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Chapter 39 Urinary System.

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Presentation on theme: "Chapter 39 Urinary System."— Presentation transcript:

1 Chapter 39 Urinary System

2 Anatomy and Physiology Review
Urinary system consists of two kidneys, two ureters, bladder, and urethra Functions: Manufacture urine Expulse waste products

3 Anatomy and Physiology Review

4 Anatomy and Physiology Review


6 Anatomy and Physiology Review


8 Assessment Pain on urination Pattern of urination
Strength of urine stream Urgency, frequency, incontinence, hematuria, and nocturia Intake and output Urine color, clarity, and odor

9 Urinary Terms Anuria Dysuria Hematuria Cessation of urine production
Difficult urination Hematuria Blood in urine (continued)

10 Urinary Terms Nocturia Oliguria Excessive urination at night
Decreased urine production (continued)

11 Urinary Terms Polyuria Urgency Excess urination
Need to urinate immediately

12 Changes with Aging Nephrons decrease
Glomerular filtration rate decreases Blood urea nitrogen increases Sodium-conserving ability diminishes Bladder capacity decreases Renal function increases when lying down (continued)

13 Changes with Aging Bladder and perineal muscles weaken
Incidence of stress incontinence increases in females Prostate may enlarge in males

14 Common Diagnostic Tests
Urine tests Blood tests Radiographic tests Urodynamic tests Endoscopic exam Biopsy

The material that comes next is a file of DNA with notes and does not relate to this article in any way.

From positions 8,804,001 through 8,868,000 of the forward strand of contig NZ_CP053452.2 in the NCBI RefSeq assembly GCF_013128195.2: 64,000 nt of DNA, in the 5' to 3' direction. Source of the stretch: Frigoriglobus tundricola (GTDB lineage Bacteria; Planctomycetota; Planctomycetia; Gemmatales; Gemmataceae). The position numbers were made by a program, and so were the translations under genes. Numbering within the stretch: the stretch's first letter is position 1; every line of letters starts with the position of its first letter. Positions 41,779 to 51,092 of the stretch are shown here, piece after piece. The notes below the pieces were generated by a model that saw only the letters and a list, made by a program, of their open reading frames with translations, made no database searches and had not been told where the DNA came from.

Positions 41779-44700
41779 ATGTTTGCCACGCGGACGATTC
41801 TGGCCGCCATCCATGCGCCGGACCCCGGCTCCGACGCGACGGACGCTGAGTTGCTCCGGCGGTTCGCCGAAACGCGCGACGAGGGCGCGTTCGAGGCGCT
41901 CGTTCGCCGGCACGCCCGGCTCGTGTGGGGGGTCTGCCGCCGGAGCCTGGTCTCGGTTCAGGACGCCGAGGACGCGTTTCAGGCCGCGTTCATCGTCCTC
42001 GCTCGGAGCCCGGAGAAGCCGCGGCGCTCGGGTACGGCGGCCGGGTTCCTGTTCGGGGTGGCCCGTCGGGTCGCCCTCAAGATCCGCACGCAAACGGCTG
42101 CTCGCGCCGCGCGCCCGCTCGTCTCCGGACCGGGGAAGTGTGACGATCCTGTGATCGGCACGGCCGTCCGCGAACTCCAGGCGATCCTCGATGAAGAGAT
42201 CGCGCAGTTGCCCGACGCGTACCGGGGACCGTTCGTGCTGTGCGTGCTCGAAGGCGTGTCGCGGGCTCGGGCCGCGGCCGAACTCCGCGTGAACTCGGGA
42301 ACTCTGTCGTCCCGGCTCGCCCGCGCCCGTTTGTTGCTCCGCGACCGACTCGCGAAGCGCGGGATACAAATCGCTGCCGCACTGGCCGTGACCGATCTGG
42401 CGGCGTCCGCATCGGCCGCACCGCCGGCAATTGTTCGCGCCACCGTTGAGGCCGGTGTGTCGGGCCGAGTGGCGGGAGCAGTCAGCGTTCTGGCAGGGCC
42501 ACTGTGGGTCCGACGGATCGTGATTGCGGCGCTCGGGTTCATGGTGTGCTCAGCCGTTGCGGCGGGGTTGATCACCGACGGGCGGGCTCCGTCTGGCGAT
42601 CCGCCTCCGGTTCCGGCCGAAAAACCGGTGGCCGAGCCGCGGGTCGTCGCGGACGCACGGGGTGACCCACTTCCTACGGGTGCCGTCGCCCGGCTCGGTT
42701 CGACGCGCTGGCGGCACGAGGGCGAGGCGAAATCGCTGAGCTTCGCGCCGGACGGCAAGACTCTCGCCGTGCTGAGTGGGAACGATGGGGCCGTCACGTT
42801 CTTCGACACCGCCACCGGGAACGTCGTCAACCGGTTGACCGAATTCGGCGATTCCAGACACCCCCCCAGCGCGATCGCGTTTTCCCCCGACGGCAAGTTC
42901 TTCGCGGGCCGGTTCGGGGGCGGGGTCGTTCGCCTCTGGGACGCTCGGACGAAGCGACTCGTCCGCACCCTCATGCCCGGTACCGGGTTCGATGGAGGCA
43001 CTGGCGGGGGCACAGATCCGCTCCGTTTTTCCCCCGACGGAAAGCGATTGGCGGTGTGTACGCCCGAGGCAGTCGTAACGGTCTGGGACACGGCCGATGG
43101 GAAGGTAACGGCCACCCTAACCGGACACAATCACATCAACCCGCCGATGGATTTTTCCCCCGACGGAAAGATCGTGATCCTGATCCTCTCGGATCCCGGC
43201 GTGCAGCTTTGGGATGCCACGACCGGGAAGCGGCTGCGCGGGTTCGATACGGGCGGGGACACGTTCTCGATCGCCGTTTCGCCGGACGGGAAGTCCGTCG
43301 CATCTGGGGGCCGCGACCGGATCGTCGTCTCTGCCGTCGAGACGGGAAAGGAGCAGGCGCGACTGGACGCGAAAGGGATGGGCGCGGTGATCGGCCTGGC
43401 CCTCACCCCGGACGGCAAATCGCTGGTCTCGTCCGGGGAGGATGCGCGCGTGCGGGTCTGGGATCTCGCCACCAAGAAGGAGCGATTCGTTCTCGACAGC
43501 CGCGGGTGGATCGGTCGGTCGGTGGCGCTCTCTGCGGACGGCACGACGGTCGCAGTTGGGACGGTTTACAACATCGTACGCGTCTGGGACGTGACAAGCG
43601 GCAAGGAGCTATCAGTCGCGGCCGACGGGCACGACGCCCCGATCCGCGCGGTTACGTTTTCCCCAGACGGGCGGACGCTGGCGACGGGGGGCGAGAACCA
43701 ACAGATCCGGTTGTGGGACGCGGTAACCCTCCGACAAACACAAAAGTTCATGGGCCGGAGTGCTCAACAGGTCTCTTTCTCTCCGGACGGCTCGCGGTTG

15 Common Diagnostic Tests

16 Common Diagnostic Tests

17 Urinary Retention Person unable to void when an urge
Stasis may lead to infection May result in distended bladder Urine overflow may cause incontinence Caused by stress, calculus obstruction, stones, tumor, infection, medications, or trauma (continued)

18 Urinary Retention Symptoms: Treatment:
Frequency, voiding small amounts, and distended bladder Treatment: Urinary analgesics, antispasmodics, catheter, and surgery

19 Urinary Incontinence Involuntary loss of urine from bladder Types:
Stress Leakage of urine on straining Urge Sudden need to urinate (continued)

20 Urinary Incontinence Types: Overflow Total Nocturnal enuresis
Full bladder leads to leakage Total No control of voiding Nocturnal enuresis Nighttime incontinence (continued)

21 Urinary Incontinence Goal of treatment:
Keep perineum clean, dry, and intact (continued)

22 Urinary Incontinence Potential treatment: Medications
Pelvic floor exercises Bladder retraining Catheter insertion Surgery

23 Cystitis Inflammation of urinary bladder
Caused by escherichia coli, candida albicans, coitus, prostatitis, and diabetes mellitus Treatment: Culture/sensitivity testing, antimicrobial medication, and urinary tract analgesic (continued)

24 Cystitis Increase fluid intake, acidic foods, and intake and output

25 Pyelonephritis Bacterial infection of renal pelvis, tubules, and interstitial tissue of one or both kidneys Also known as pyelitis or nephropyelitis Treat to prevent from becoming chronic (continued)

26 Pyelonephritis Treatment:
Urine culture/sensitivity testing, antimicrobials, antipyretics, analgesics, increase fluids, intake and output, and daily weight

27 Acute Glomerulonephritis
Glomerulus within nephron unit becomes inflamed May be bacterial or viral Treat to prevent renal complications, cardiac complications, and complications to cerebral functioning (continued)

28 Acute Glomerulonephritis
Treatment: Drug therapy, fluid restriction, monitor labs, I&O, bed rest, and VS

29 Chronic Glomerulonephritis
Slowly progressive, destructive process affecting glomeruli Causes loss of kidney function Treat to prevent further renal damage and cardiac or cerebral complications (continued)